It’s that time of year, and the scene is the same in neighborhoods across America. Lawn ornaments have morphed into giant spiders, life-sized witches rest on once-empty front-porch rockers, and tree-hanging birdhouses have made way for swaying skeletons. The waiter serving your family’s dinner is in on the act. He has traded his bow tie and jacket for fangs and a black cape and sports a drop of blood clinging to his ruby red lips.
And so I ask you this question: Is it any wonder your child doesn’t want to go to bed at night? Or that he wakes up scared and regales you with tales of Halloween decorations gone berserk?
No. These things shouldn’t surprise you. And most of the time they aren’t too difficult to address. A little reassurance. A night light. A squirt gun filled with “anti-monster” juice at the bedside. An evening camped out on the floor next to mom and dad’s bed. The season will pass, and so will the fright.
But wait a minute. There’s one scenario I forgot to address. One most disconcerting. One that leaves parents awake and on edge, wondering when it will rear its ugly head.
The dreaded night terror.
Night terrors affect about 2% of all toddlers and young school-aged children and they tend to run in families. If you’ve never seen one, you’re in for a shock! Your peacefully sleeping child will suddenly become agitated and restless in bed. She may cry… or scream… or talk wild gibberish. She may open her eyes, but they’ll stare right through you. She may sit up, stand up and walk aimlessly about the room. She won’t respond to your normal comforting measures. Think Walking Dead or Zombie Apocalypse. It’s real and it’s come to visit you.
But don’t blame the Halloween decorations.
Night terrors aren’t associated with dream sleep. In fact, kids don’t remember them in the morning. Fear of the dark won’t bring them on, although feeling overtired after a hard day of ghoulish partying might. We don’t know all the ins and outs of night terrors. They remain a partial mystery. Here are some things we do know:
Night terrors almost always occur during the first two hours of sleep.
They usually last 10 to 30 minutes and will end as quickly as they began.
You should not try to wake your child. Let the episode end on its own.
You should protect your child if he gets out of bed. Gently direct him away from dangerous objects and stairs.
The best prevention is ensuring your child gets enough restful sleep during naps and bedtime.
Other problems may go BOO in the night.
Certain seizures and emotional disorders may cause symptoms similar to night terrors. If your child has any of the following, be sure to touch base with your doctor:
Shaking or stiffening of the arms or legs.
Episodes lasting longer than thirty minutes.
Episodes occurring during the second half of the night.
Events your child remembers in the morning.
Events corresponding to personal or family stress or accompanied by unusual daytime fears.
A word of warning: don’t describe the details of these overnight events to your young child. She may form a false memory and “think” she recalls the episode when she really doesn’t. At the end of the day, true night terrors are harmless and will work themselves out. The same can not be said for the tingle you’ll feel running up and down your spine when your child sits up and screams in the night.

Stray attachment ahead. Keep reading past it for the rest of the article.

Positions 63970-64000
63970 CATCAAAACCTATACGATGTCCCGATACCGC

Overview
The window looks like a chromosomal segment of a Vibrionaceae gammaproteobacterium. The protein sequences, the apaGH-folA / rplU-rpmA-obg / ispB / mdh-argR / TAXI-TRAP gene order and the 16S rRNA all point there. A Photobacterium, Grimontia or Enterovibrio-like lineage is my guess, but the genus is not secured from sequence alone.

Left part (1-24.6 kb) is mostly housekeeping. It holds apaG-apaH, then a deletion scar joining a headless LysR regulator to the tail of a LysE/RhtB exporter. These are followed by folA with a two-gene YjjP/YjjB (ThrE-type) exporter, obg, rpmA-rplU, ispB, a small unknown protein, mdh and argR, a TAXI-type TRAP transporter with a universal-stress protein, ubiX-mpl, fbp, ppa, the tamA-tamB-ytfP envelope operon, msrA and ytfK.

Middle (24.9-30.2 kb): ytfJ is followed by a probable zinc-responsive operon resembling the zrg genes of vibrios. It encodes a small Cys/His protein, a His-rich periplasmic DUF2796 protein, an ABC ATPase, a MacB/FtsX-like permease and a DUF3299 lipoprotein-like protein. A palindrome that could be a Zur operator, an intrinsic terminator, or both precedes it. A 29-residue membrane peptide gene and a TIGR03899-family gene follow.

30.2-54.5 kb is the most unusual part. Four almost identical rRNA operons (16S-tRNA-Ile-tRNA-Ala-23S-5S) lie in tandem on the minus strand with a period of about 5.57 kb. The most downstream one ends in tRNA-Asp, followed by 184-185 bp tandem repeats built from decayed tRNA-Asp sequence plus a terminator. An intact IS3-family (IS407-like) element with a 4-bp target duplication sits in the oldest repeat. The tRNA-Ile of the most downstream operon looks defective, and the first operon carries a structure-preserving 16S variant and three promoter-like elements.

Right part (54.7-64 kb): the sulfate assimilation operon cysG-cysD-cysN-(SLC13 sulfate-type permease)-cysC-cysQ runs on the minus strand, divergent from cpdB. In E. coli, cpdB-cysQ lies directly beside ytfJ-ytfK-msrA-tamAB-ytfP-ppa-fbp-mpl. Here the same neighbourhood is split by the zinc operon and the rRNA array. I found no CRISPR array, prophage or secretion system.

Emergency Medicine, Physician Team; Interactive Media, Medical Director; Host of PediaCast
Dr Mike Patrick is an Assistant Professor of Pediatrics at the Ohio State University College of Medicine and Medical Director of Interactive Media for Nationwide Children's Hospital. Since 2006, he has hosted the award-winning PediaCast, a pediatric podcast for parents. Millions of listeners in all 50 U.S. states and over 100 countries have tuned-in to this weekly podcast for pediatric news, answers to listener questions and interviews with pediatric and parenting experts. Dr Mike also produces a national podcast for healthcare providers—PediaCast CME, which explores general pediatric and faculty development topics and offers free AMA PRA Category 1 Credit™ to listeners.
In addition to podcasting, Dr Mike serves as a Spokesperson for the American Academy of Pediatrics and with the Executive Committee of the AAP’s Council on Communications and Media. He frequently shares evidence-based recommendations with television, newspaper and radio audiences, including a weekly health segment on local CBS affiliate 10TV. He is a featured author of the 700 Children's Blog and has contributed to several print publications, including Parents Magazine and Working Mother Magazine.
Dr Mike also developed and directs an academic healthcare communications and social media curriculum for residents and medical students at Ohio State. This elective experience equips learners with the practical skills needed to promote health literacy and child advocacy in the digital space. Prior to his involvement with communications and media, Dr Mike spent 10 years as a general pediatrician in an underserved area. He currently practices with the Section of Emergency Medicine at Nationwide Children's in Columbus.
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